You should also be aware of the company’s Payment Card Industry (PCI) compliance level, a universal set of security standards for vendors that accept credit cards. The highest and most stringent controls—Level 1 —applies to businesses with more than six million annual Visa or MasterCard transactions annually. The PCI Data Security Standard stipulates a variety of requirements that fall under six control objectives: Build and maintain a secure network, protect cardholder data, maintain a vulnerability management program, implement strong access control measures, regularly monitor and test networks, and maintain an information security policy.

Additionally, most software companies employ third parties to process payments. These companies—such as Shift4—use advanced technology to encrypt or tokenize data. To that effect, the spa never holds the credit card information, releasing it from liability should a security breach arise. Furthermore, should these data management and software companies be public, says Roger Sholanki, founder and CEO of Toronto-based Book4Time, they are obligated to comply to even more audits, the results of which will then be reported to shareholders. For example, the International Standards for Assurance Engagements 3402 (ISAE) outlines a set of guidelines for business procedures (including security), holding these companies to yet another level of accountability to keep client information safe.

Avoiding List Fatigue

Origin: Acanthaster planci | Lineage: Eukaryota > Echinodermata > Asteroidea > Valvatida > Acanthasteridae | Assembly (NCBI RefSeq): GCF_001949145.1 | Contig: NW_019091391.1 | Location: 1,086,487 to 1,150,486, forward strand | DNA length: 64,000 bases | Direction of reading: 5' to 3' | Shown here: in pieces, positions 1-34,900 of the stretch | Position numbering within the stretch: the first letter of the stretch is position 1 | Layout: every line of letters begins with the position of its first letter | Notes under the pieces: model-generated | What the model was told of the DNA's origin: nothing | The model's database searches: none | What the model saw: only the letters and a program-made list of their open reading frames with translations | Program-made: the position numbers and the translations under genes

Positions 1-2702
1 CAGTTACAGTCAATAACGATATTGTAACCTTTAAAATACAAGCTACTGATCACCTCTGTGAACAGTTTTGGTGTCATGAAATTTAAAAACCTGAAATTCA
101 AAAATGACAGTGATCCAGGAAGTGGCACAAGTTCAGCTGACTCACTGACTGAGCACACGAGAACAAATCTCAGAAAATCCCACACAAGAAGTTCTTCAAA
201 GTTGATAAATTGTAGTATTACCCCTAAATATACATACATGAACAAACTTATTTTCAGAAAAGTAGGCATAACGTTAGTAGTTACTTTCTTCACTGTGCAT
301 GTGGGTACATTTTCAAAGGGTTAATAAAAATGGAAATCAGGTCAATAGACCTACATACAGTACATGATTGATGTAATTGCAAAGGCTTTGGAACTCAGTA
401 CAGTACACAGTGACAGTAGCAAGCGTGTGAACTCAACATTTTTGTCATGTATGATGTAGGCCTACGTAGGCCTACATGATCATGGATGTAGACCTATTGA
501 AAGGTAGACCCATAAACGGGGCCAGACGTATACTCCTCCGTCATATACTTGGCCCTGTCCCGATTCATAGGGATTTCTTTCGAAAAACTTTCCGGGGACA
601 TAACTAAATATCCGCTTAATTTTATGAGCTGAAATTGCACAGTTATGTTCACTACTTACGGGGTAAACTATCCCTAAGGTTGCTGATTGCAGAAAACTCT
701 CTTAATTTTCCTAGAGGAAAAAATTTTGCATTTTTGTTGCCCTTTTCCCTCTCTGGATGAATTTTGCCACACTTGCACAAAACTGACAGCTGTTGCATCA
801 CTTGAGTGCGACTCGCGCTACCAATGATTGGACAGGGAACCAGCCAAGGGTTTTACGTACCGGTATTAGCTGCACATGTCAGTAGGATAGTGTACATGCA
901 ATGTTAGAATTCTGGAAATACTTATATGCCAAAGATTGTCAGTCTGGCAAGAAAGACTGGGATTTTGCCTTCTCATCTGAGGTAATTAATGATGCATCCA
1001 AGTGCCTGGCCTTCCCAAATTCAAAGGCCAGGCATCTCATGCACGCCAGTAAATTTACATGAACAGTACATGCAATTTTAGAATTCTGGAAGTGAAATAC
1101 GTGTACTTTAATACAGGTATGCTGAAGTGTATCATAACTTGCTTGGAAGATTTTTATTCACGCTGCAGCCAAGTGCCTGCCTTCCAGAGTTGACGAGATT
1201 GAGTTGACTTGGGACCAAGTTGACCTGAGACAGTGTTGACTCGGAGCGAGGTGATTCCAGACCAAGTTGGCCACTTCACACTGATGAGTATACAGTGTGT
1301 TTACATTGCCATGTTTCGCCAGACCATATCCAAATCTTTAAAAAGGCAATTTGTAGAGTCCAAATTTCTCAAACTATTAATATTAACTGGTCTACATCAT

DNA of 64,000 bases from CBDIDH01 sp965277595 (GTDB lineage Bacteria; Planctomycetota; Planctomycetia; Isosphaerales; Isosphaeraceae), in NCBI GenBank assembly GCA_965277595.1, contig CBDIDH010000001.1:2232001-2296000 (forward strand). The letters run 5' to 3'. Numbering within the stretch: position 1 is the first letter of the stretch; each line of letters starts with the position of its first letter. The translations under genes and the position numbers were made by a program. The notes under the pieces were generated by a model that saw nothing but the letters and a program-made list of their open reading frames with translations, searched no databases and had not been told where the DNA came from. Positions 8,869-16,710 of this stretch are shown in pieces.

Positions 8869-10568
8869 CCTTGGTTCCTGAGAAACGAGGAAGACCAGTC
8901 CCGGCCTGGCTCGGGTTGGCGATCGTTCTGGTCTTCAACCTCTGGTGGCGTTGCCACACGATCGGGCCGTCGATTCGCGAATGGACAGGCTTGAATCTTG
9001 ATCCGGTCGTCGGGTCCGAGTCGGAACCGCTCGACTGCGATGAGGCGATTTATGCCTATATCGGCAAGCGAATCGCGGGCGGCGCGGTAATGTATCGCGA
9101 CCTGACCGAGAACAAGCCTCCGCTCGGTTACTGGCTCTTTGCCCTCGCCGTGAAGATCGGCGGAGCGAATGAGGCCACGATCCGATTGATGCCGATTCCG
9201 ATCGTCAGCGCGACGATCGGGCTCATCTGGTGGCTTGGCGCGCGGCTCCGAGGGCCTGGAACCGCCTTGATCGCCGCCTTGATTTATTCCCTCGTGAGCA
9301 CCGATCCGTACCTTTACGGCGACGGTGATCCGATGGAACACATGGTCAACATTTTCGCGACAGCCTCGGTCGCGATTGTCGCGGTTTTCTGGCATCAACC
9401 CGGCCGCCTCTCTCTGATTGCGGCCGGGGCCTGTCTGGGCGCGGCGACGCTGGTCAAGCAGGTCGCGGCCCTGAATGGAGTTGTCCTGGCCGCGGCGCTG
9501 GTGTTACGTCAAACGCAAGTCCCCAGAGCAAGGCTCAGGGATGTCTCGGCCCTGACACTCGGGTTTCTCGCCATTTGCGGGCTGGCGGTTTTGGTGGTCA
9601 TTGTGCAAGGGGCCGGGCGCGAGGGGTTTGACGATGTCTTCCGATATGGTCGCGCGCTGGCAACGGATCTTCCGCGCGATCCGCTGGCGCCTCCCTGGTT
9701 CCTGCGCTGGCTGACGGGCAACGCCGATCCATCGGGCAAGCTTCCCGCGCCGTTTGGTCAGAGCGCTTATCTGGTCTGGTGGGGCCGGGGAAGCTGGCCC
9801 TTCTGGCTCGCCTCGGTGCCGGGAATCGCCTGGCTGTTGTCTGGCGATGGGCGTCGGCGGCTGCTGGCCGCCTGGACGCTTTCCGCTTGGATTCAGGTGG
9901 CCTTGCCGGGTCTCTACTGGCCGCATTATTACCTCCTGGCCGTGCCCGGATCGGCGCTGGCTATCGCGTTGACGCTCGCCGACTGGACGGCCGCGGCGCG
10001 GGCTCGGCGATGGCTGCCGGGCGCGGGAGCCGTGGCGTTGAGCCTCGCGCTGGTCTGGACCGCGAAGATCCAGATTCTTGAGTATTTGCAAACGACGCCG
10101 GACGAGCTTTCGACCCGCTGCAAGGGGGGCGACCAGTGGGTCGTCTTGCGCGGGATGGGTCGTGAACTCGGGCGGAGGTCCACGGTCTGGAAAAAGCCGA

When is more not better? “Engagement is important,” says Pitsikalis. “If you’re doing the spray and pray approach, you’re going to get a lot more customers opting out of marketing.” That’s not to mention lower open and click-through rates. Instead of blasting out emails in a haphazard fashion, smart marketing campaigns call for more targeted actions. “The key is to manage emails purposefully so that the content you’re sending resonates with the subscriber,” says Rick Kawamura, vice president of marketing at LocBox, a San Francisco-based online marketing company specializing in small and local businesses. He recommends sending out emails no more than once a week, on an average of three to four times per month. Also, keep content engaging and varied with options like videos that make people laugh, captioning contests, customer testimonials, and contest giveaways. He also suggests keeping track of birthdays and  anniversary dates and holidays—occasions in which customers spend more than seven times than on any other day. The fact that your spa remembers these milestones—with a special gift or card for example—makes spa-goers feel catered to, increasing their likelihood to return.

Other ways to avoid list fatigue are to use analytics and base your outreach on client behavior. “If you can learn and optimize based on historical data, such as how frequently a customer comes into the facility and which emails are opened, the more you learn from that and can add to your business,” says  Kawamura. In fact, many software programs have options to automate marketing campaigns. For example, if you want to discount an anti-aging facial at your spa, you can choose to send out a blast only to customers in the appropriate age range, or if there’s a special on a particular brand of products, then you can opt to target only past purchasers of the brand or to clients known to buy products. All that’s to say that information management and analysis underscores one thing, says Sholanki, “The customer is a very important asset, from the acquisition to ongoing management to the prospecting of new business.”—Lisa Cheng